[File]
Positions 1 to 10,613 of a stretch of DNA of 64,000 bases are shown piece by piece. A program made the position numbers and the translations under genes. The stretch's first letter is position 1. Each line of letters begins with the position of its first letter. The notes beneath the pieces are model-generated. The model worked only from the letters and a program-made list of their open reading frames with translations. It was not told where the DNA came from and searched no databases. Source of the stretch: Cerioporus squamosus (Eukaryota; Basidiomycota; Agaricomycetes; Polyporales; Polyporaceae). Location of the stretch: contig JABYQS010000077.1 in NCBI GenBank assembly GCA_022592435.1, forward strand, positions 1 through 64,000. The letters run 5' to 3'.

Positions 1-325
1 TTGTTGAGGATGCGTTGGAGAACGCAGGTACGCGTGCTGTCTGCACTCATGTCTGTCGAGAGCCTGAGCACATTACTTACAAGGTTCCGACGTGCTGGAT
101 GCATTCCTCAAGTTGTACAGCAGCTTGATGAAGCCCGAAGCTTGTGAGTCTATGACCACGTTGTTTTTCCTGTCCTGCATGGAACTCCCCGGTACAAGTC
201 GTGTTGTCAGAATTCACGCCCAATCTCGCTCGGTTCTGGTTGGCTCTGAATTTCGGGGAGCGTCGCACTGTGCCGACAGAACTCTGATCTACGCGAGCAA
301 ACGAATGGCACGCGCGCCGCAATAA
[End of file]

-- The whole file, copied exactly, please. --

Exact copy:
Positions 1 to 10,613 of a stretch of DNA of 64,000 bases are shown piece by piece. A program made the position numbers and the translations under genes. The stretch's first letter is position 1. Each line of letters begins with the position of its first letter. The notes beneath the pieces are model-generated. The model worked only from the letters and a program-made list of their open reading frames with translations. It was not told where the DNA came from and searched no databases. Source of the stretch: Cerioporus squamosus (Eukaryota; Basidiomycota; Agaricomycetes; Polyporales; Polyporaceae). Location of the stretch: contig JABYQS010000077.1 in NCBI GenBank assembly GCA_022592435.1, forward strand, positions 1 through 64,000. The letters run 5' to 3'.

Positions 1-325
1 TTGTTGAGGATGCGTTGGAGAACGCAGGTACGCGTGCTGTCTGCACTCATGTCTGTCGAGAGCCTGAGCACATTACTTACAAGGTTCCGACGTGCTGGAT
101 GCATTCCTCAAGTTGTACAGCAGCTTGATGAAGCCCGAAGCTTGTGAGTCTATGACCACGTTGTTTTTCCTGTCCTGCATGGAACTCCCCGGTACAAGTC
201 GTGTTGTCAGAATTCACGCCCAATCTCGCTCGGTTCTGGTTGGCTCTGAATTTCGGGGAGCGTCGCACTGTGCCGACAGAACTCTGATCTACGCGAGCAA
301 ACGAATGGCACGCGCGCCGCAATAA